We conducted HONO measurements on board National Science Foundation’s National Center for Atmospheric Research (NSF/NCAR) C-130 research aircraft during the 2013 summer NOMADSS (Nitrogen, Oxidants, Mercury and Aerosol Distributions, Sources, and Sinks) field study. HONO was measured by two long-path absorption photometric (LPAP) systems (6, 7); NO and NO2 were measured by a four-channel chemiluminescence instrument (8); HO2 was measured by a chemical ionization mass spectrometer (9); and photolysis frequency of HONO, JHONO, was derived from light measurement by a scanning actinic flux spectroradiometer (10). Figure 1, A to C, shows measurement data, including HONO, NO, NO2, HO2, water vapor (H2O), and HONO photolysis frequency (JHONO), during a 1-hour segment of research flight on 29 June 2013 at 800 m above ground over central Georgia, USA. The mean HONO (±SD) concentration was 18 (±6) ppt. Elevated HONO concentrations were observed in the power plant plumes, at 19:01, 19:09, and 19:24 UTC (A, B, and C in Fig. 1A). The maximum HONO concentration in these plumes was 37 ppt, much lower than the ~150 ppt reported by Li et al. (4), even though the NO2 and HO2 levels were higher. Figure 1D compares the HONO photolytic loss rate and the upper limit for a hypothetical HONO formation rate from reaction R1A. The calculated HONO formation rate is at least 10 times greater than the observed HONO photolytic loss rate. This suggests that HONO contribution from reaction R1A as assumed by Li et al. (4) has been grossly overestimated since the photolytic loss is the dominant sink for HONO.

Fig. 1 Time series.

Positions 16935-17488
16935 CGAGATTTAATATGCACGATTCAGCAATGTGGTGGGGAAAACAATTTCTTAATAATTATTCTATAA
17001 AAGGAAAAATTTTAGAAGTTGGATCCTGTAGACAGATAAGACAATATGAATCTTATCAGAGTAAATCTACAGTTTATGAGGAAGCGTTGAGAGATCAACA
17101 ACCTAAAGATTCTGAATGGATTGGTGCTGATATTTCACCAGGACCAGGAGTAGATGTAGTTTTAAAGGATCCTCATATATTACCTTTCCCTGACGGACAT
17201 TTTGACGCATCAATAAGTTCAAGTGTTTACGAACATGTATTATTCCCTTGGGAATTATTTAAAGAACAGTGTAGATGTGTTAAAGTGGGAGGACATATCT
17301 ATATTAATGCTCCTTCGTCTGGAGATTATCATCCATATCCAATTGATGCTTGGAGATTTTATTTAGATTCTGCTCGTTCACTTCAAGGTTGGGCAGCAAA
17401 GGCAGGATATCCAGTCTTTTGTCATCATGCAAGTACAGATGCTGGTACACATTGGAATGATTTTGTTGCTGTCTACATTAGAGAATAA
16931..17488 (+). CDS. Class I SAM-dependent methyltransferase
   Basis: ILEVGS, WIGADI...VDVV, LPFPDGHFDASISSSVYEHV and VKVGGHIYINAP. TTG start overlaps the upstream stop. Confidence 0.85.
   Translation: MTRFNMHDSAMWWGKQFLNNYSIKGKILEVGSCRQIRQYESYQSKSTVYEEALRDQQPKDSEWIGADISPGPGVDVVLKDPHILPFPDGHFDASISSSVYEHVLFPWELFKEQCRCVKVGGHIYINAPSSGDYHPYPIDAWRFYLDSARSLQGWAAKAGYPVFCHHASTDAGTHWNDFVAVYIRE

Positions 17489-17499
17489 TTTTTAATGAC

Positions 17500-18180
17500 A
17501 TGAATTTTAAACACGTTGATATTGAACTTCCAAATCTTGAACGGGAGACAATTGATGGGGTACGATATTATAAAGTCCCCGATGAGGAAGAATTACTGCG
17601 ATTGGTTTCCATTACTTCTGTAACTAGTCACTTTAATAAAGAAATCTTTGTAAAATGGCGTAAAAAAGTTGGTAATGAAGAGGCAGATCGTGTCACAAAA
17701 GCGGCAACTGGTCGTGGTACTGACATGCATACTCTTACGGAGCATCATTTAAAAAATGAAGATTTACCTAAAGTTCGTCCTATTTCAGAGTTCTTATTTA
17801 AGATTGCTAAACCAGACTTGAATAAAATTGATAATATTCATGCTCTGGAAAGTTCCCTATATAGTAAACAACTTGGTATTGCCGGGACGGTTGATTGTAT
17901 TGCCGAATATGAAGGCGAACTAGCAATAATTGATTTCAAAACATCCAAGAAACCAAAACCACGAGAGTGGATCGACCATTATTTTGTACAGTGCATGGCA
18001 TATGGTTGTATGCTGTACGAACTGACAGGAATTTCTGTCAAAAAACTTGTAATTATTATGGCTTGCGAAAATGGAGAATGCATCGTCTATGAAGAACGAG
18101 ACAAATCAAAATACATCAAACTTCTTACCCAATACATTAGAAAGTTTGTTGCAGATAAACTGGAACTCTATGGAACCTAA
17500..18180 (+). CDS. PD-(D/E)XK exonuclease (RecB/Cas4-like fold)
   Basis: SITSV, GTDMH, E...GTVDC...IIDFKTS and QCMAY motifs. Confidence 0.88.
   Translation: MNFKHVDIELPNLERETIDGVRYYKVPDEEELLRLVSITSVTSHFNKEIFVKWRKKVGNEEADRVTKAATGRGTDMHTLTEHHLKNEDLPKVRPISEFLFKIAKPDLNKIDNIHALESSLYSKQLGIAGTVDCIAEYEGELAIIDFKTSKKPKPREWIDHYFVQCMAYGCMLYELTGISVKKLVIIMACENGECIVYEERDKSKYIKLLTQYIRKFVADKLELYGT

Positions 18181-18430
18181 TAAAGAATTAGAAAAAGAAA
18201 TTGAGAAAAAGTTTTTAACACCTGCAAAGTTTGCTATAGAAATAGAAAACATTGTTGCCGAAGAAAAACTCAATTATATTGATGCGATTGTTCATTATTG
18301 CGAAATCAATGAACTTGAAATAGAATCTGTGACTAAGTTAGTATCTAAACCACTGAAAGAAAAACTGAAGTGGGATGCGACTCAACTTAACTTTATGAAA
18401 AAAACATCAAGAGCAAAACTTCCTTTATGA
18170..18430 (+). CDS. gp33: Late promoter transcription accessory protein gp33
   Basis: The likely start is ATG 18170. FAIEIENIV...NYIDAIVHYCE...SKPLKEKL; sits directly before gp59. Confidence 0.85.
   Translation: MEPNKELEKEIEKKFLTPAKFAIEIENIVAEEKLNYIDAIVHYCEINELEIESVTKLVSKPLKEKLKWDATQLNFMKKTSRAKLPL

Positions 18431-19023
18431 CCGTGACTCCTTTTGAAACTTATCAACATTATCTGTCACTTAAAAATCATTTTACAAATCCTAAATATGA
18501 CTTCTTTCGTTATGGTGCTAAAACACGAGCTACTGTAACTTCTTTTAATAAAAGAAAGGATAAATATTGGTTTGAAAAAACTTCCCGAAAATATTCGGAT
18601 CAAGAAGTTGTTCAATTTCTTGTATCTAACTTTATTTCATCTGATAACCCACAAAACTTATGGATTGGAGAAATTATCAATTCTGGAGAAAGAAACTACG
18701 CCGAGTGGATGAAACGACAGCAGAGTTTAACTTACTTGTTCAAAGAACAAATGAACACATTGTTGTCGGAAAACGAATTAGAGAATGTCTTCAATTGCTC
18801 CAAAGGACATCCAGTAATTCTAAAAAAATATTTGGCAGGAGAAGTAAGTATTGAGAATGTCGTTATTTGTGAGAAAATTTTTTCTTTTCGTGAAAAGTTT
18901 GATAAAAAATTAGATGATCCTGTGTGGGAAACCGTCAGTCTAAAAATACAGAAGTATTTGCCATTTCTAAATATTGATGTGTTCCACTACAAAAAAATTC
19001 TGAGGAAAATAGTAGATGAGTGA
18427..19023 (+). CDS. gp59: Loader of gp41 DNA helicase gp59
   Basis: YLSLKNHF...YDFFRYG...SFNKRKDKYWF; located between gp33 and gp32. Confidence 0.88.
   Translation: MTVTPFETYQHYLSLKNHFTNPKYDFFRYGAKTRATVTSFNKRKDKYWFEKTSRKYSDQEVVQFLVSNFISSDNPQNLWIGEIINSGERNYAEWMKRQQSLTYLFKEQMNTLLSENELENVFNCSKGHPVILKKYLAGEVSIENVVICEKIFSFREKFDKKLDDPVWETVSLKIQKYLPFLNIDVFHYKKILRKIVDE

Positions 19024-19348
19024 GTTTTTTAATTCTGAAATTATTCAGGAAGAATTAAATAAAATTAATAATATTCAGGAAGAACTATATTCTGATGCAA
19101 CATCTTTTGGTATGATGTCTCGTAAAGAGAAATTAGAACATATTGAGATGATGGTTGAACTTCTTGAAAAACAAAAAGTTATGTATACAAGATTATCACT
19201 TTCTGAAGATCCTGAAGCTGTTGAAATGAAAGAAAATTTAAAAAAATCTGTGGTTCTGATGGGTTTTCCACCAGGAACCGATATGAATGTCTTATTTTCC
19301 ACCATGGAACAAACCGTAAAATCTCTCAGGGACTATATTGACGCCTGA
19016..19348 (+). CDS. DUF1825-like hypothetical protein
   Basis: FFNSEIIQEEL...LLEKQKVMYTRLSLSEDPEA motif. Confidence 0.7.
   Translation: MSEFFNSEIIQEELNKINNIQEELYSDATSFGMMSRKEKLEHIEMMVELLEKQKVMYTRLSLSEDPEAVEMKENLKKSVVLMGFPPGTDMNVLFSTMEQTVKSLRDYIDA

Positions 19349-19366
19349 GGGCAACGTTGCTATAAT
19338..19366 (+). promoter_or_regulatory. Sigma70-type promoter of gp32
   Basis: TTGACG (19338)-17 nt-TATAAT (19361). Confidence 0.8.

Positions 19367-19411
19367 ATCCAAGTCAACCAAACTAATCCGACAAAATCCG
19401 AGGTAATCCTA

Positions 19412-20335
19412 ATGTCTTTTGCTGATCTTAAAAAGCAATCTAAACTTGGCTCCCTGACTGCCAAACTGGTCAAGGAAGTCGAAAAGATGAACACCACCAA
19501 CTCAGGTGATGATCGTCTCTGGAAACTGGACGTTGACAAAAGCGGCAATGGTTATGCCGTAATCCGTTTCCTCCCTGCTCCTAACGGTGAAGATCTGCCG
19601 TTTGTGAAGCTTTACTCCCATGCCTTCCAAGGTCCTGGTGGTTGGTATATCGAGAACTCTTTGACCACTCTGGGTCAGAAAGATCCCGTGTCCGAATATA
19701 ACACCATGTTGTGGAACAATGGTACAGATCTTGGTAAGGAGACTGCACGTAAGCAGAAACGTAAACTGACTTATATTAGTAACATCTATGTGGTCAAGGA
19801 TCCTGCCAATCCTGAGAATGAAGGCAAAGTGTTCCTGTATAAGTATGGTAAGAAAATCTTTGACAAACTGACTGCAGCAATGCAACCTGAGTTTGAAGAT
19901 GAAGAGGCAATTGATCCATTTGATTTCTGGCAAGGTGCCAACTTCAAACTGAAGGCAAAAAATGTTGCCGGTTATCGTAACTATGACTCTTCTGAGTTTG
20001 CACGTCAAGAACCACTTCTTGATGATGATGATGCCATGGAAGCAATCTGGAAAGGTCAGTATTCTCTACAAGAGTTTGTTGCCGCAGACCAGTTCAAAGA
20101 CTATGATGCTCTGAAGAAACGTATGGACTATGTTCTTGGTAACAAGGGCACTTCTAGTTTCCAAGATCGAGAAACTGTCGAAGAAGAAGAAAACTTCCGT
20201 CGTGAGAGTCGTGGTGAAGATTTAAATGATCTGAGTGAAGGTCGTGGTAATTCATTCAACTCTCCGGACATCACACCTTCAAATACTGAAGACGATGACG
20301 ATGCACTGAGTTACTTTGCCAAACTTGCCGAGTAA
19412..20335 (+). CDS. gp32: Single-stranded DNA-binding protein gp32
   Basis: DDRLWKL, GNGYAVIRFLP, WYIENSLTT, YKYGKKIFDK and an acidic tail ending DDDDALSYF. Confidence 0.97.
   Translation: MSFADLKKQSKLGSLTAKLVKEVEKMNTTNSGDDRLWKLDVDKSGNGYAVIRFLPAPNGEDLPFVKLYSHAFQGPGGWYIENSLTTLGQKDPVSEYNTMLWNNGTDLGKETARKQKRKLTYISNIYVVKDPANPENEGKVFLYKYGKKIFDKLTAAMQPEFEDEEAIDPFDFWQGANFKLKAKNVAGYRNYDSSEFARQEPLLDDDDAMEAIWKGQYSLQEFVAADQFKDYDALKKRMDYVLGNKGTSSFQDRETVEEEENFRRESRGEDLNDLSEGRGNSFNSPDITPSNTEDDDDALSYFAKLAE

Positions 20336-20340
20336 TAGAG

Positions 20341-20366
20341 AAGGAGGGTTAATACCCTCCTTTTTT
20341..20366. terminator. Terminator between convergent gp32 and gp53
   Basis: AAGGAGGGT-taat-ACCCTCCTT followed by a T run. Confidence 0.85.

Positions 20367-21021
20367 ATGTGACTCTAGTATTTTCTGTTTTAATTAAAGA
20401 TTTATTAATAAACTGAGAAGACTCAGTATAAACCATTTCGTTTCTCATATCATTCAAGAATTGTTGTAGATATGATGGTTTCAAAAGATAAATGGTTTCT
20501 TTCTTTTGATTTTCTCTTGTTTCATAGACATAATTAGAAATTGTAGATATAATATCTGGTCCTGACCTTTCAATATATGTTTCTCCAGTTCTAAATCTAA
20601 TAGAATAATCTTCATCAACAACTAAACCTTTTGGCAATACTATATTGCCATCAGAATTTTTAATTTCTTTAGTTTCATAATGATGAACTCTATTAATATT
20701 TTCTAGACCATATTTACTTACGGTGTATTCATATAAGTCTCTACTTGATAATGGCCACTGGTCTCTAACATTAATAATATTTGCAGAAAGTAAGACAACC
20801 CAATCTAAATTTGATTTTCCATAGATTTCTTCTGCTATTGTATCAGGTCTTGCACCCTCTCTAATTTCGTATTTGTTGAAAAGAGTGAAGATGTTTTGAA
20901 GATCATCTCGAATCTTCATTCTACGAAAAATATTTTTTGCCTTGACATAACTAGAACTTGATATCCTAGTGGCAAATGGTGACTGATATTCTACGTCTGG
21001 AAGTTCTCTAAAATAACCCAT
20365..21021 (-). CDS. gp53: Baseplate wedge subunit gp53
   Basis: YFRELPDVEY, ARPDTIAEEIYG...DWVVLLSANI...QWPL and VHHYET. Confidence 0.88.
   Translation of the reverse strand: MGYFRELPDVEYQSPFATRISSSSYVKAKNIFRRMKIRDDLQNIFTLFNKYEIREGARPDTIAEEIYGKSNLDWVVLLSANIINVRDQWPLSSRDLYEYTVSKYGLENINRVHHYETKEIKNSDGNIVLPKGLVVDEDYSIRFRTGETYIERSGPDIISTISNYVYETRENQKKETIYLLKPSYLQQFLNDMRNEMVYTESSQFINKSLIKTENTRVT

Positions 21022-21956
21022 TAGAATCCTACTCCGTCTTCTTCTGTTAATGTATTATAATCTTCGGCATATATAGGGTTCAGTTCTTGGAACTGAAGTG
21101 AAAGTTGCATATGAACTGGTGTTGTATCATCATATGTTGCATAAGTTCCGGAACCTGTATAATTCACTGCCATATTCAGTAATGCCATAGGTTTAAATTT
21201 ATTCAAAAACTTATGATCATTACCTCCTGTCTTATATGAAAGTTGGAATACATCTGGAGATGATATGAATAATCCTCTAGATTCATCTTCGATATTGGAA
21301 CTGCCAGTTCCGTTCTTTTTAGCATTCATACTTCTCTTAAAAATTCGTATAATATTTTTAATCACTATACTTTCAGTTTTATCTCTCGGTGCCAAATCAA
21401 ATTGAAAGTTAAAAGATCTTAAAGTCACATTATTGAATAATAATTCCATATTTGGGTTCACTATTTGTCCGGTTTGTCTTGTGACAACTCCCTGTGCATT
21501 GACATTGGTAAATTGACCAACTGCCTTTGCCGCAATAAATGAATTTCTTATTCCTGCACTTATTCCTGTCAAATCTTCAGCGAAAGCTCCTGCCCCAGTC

Time series of (A) HONO and JHONO, (B) HO2 and H2O, (C) NO2 and NO, and (D) HONO photolysis loss rate and the upper-limit HONO production rate from reaction R1A. The upper-limit HONO production rate from reaction R1A is calculated under the same assumption as that of Li et al. (4). Three power plant plumes were encountered, as indicated by A, B, and C in (A). The flight altitude was 800 m above ground level.

Indeed, an upper-limit α of 0.03 is calculated for reaction R1A through Eq. 1, assuming it is the sole source to counterbalance the HONO photolytic loss in the plume C (Fig. 1A)Embedded Imagewhere [HONO], [HO2·H2O], and [NO2] are concentrations of HONO, HO2·H2O, and NO2, respectively. JHONO is the HONO photolysis frequency calculated from irradiance measurement; k is the overall rate constant of reaction between HO2·H2O and NO2 (i.e., R1A + R1B). Other HONO sources (11)—including OH radical and NO reaction, NO2 heterogeneous reactions on aerosol particles, and the photolysis of absorbed nitrate—are ignored here. Therefore, even the low value of 0.03 may still greatly overestimate the true α value.